And there’s no right or wrong way. So that’s what I think. And everybody gets to certain tough things, which are usually symptomatic of a bigger problem. Not really the issue at hand.
And you either have a really good person who helps you, and you really talk to each other about what’s going on, so you don’t start acting out. Or you don’t.
And then those things pile up and pile up. And then you get in trouble. But I think there are very different kinds of marriages.
Well, how would you compare these two wives you play?
SS: Certainly both these women were patient while the guy did whatever he was doing. And with Richard Gere, I don’t think she really minded that much. Because she’s got a very full life.
But I worked very hard with Arbitrage. You know, to make sure she wasn’t someone who was just sitting at home and doing her nails!
And the only thing that makes that marriage fall apart, is that he steps over the line. And robs their daughter of her heart. So that for me, was really important to understand.
Robot And Frank is very much about humans in increasingly complicated relationships with technology too, as we see with the robot. So what is your own relationship to devices?
SS: I’m a Luddite, pretty much! I text in self-defense!
Wow. How come?
SS: Because my kids just no longer answered! So I had to start texting. And they were so mean! I had to push everything twice to get letters.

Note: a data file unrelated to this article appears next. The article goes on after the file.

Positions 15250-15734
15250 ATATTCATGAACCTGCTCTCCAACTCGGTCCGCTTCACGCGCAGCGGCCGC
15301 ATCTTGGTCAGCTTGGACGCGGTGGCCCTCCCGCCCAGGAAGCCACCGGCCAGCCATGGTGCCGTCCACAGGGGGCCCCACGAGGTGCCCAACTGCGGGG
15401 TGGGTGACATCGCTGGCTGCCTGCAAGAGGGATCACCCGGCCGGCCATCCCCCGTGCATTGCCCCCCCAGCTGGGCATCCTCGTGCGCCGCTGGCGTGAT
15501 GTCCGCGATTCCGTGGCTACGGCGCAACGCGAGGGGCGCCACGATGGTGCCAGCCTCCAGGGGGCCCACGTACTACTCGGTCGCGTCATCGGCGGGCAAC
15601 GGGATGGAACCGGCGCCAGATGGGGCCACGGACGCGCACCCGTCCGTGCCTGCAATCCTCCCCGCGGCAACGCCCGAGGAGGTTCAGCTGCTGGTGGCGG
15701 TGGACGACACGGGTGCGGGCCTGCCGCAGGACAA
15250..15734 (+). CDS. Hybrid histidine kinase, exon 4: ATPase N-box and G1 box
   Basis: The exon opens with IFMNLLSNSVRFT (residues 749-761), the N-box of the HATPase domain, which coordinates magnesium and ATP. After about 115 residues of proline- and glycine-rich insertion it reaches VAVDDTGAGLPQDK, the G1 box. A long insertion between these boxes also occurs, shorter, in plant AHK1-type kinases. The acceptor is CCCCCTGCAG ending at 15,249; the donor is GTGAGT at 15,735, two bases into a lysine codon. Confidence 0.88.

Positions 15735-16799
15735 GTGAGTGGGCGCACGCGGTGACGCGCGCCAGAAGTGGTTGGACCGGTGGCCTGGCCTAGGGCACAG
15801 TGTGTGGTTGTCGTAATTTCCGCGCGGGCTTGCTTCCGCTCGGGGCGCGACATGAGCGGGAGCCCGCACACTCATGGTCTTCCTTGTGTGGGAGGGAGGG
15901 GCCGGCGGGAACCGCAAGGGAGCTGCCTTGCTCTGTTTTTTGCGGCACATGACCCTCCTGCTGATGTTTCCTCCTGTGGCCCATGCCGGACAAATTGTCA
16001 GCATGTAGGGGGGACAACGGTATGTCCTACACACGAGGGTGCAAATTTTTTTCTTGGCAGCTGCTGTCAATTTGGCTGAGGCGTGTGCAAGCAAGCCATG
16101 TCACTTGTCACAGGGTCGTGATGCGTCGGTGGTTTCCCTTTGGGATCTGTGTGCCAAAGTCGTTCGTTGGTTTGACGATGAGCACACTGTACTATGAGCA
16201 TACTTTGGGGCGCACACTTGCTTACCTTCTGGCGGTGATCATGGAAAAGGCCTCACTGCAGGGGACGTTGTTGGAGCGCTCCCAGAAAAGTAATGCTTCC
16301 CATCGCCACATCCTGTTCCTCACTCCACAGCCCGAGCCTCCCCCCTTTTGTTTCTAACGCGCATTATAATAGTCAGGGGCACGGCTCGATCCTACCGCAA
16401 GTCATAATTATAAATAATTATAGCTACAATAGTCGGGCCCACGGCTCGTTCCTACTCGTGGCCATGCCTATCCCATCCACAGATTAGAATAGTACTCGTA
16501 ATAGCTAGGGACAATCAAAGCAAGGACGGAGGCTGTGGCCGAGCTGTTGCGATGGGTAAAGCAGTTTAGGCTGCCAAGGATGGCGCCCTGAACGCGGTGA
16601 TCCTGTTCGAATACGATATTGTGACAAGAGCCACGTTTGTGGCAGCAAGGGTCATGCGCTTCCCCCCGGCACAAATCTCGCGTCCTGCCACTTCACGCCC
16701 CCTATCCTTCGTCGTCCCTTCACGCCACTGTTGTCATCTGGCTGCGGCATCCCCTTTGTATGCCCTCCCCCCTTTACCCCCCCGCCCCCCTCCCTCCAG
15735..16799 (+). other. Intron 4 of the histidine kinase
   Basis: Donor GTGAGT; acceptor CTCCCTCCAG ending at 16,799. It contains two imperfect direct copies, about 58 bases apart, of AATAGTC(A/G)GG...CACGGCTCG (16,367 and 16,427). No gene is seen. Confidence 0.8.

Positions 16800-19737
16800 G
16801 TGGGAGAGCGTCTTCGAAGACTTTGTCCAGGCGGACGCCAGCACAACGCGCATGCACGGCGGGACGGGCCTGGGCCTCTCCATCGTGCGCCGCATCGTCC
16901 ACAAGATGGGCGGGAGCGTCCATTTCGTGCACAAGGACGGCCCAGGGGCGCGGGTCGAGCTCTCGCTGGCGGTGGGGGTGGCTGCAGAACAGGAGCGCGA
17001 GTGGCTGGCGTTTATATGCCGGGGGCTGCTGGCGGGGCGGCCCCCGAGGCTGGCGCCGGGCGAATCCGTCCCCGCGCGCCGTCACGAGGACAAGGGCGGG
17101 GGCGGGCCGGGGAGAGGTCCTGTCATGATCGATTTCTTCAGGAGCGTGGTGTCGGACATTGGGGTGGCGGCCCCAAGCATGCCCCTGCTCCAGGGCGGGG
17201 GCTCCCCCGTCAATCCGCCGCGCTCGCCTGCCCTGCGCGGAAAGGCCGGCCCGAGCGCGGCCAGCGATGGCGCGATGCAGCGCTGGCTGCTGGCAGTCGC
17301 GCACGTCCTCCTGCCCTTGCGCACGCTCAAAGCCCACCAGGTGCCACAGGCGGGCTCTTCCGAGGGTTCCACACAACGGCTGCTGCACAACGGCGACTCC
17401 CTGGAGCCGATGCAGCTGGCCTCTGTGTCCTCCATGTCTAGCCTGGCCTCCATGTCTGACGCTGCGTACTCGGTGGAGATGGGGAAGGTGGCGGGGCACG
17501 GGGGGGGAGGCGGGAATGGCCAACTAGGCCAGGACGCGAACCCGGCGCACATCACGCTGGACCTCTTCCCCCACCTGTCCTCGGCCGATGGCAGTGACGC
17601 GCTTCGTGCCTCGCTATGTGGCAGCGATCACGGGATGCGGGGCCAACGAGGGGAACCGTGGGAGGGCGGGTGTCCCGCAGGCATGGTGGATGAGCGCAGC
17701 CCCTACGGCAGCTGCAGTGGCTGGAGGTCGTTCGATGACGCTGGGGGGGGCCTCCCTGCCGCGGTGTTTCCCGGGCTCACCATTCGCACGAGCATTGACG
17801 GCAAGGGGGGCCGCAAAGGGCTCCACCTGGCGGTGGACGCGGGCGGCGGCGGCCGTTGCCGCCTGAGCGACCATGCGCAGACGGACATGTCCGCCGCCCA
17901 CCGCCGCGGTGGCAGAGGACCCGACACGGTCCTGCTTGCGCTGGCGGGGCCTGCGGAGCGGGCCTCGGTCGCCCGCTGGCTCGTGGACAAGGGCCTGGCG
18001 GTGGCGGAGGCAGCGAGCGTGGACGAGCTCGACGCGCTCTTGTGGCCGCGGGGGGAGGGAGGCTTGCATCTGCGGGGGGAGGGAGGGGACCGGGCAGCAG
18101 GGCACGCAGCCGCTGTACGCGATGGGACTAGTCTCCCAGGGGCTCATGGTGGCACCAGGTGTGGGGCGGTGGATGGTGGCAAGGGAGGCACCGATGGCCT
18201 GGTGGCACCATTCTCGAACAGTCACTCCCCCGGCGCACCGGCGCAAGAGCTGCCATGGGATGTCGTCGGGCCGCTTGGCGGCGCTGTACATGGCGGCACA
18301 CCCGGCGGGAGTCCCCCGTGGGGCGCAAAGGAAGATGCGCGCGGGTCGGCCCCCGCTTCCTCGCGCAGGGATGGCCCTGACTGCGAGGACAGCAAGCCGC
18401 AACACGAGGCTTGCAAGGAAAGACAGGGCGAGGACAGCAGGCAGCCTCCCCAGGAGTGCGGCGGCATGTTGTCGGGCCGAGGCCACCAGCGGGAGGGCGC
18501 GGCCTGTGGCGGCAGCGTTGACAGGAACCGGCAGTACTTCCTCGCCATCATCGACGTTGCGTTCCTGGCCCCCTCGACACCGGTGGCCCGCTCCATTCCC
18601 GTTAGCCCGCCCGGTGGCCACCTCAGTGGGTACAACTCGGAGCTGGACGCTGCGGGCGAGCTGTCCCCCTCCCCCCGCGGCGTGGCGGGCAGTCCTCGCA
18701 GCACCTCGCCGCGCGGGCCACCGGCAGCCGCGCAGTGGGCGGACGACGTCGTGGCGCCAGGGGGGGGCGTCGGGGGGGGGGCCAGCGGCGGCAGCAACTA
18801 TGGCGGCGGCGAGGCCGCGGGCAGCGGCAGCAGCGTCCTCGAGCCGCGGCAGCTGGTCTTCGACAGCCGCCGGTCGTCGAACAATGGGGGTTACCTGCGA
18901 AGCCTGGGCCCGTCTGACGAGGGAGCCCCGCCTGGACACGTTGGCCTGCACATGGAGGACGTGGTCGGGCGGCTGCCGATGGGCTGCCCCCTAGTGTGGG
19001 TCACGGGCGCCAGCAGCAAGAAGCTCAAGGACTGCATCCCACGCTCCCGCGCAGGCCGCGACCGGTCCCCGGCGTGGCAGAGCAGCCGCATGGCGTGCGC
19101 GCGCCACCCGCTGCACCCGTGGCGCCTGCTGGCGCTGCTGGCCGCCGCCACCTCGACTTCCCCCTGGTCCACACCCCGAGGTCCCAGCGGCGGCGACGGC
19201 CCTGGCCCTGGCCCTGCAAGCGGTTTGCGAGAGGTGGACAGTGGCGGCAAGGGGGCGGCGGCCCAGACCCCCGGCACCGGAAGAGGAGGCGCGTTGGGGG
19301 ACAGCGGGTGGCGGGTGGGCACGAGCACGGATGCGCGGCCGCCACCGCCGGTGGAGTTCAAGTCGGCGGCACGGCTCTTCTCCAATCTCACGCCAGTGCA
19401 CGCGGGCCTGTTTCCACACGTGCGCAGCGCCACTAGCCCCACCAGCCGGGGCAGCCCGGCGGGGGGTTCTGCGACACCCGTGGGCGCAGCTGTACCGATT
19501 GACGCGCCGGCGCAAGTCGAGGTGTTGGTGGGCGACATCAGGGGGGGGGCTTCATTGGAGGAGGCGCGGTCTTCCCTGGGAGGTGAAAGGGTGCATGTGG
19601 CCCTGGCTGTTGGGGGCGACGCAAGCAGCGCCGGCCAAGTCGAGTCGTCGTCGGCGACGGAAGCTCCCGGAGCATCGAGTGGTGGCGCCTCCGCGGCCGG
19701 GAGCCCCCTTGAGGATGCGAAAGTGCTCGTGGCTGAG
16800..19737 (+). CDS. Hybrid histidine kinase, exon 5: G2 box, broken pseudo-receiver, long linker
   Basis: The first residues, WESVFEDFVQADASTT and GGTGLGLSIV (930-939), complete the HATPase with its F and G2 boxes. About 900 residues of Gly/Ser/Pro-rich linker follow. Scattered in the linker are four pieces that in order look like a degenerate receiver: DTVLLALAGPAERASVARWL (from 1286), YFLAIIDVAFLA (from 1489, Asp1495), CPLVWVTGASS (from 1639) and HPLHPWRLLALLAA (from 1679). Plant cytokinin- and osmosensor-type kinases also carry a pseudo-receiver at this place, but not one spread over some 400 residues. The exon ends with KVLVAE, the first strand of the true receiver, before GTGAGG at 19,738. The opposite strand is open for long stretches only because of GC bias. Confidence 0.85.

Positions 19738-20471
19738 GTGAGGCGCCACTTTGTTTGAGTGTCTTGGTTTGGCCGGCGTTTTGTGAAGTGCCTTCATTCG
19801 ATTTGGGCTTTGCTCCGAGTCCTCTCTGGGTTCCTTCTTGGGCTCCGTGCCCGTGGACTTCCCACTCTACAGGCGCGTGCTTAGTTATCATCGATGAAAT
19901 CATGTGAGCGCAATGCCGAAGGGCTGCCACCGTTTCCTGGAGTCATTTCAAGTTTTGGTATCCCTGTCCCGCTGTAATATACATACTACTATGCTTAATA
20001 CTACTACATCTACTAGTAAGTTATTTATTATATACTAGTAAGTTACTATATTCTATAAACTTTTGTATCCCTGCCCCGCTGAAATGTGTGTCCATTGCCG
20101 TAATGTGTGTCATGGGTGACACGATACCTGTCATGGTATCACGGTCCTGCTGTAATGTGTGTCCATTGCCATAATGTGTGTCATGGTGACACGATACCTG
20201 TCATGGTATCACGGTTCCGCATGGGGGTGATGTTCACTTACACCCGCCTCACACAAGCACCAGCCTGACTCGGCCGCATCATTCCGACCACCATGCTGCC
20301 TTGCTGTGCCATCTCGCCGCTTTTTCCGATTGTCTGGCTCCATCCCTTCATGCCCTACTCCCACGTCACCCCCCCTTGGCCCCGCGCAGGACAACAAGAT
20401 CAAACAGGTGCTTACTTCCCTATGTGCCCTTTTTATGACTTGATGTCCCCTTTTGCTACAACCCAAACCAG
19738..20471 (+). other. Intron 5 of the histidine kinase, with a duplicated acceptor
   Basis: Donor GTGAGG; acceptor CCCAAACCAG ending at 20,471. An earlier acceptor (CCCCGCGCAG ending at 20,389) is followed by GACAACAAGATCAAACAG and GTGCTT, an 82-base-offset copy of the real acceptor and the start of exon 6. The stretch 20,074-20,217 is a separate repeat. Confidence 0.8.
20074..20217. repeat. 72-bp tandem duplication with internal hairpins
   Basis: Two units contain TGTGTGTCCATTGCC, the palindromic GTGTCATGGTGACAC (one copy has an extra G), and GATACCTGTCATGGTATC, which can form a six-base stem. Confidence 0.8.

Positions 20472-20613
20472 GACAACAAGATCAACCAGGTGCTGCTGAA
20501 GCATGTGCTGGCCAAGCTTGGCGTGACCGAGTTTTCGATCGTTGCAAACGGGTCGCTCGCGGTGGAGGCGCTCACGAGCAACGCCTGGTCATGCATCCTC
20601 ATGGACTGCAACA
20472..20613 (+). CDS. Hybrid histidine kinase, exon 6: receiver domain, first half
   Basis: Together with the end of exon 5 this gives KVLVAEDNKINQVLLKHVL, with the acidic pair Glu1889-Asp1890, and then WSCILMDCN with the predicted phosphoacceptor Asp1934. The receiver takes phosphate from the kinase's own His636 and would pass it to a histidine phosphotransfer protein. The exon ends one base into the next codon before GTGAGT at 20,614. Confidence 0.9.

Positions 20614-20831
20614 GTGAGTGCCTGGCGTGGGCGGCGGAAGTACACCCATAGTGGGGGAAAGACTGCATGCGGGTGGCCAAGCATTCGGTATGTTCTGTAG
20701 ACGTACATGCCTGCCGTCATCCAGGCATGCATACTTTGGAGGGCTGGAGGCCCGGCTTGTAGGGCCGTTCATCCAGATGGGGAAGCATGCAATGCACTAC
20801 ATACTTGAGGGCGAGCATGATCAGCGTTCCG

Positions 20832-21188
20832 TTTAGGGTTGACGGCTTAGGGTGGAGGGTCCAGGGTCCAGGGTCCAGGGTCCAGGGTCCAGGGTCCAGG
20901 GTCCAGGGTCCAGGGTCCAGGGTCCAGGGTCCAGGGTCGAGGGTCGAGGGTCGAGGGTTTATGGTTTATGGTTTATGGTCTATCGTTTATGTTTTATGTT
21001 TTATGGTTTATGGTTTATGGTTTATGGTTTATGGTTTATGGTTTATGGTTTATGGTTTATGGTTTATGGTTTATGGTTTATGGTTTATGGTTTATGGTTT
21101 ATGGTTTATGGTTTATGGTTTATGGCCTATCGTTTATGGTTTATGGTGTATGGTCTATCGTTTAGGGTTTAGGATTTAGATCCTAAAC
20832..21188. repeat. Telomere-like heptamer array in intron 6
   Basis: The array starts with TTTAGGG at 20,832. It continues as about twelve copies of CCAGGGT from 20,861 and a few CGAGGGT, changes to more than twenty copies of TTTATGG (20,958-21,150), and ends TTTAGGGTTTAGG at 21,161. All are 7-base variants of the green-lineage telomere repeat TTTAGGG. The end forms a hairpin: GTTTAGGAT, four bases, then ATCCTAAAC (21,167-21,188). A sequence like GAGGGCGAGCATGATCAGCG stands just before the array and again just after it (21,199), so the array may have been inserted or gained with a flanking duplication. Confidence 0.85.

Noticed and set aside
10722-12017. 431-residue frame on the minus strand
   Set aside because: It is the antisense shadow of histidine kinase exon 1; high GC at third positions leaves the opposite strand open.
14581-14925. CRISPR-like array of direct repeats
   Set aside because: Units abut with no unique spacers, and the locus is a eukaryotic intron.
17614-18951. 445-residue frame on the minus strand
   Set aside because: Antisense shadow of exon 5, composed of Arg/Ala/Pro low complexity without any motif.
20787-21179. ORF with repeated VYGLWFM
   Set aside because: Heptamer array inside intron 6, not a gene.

And they wouldn’t explain anything to me! Because they just loved the fact that I didn’t know how to erase anything. I had to learn like a monkey! And they would laugh their asses off!
And what else…I like real books. I like to touch books. I like pages turned down. And I like to get books for my kids that they read, and I reread.
Like all the Vonnegut, and things underlined. And stars in the margins! And then give them to people. I give a lot of books as presents.
And I don’t know how you do that, can you even give someone a book in a kindle? I don’t know. It’s not the same.
How about Facebook?
SS: I’m on Facebook and tweeting and things, but…it’s not me!
SS: For a number of years, people have been impersonating me. And I guess doing a much better job than I would!
But god knows what they’re saying! I don’t look, I don’t go online. I don’t want to know what people are saying on blogs.
What about all the talk going on, about a new romance you may be having now?
SS: I don’t want to see chatter about me. It just completely terrifies me. And people saying mean things about me when they don’t even know me.
So I would rather not know. I’m not that thick skinned.
What about people who attack you politically?
SS: In some of the more life threatening situations that I’ve been in, when you see that much emotion either way about you when people don’t know you, it’s so personal to me. And that it’s really a scary thing.
So I just don’t read anything. I don’t go online and look. Or Google myself. You can Google yourself, right? No, I don’t Google myself, or any of that stuff. I’d rather just stay in my own little reality.
What’s with those Facebook pages about you?
SS: They say they’re me. I found out through Jay Leno! I was on Leno’s show. I said, what do you mean I’m on Facebook?
And he said, let me show you. And he showed me, which wasn’t me! And then on Twitter, there had been two people who were me for a few years.
So they’re just frauds. But probably better than I am at being me! I don’t know.
Susan, one of the great American classics you’re associated with, is Thelma & Louise. What has that film meant to you, and does it mean something different to you today?
SS: When we made Thelma & Louise, it seemed like a great fun summer. Being an outlaw! And I loved Geena, and I knew Ridley knew what he was doing.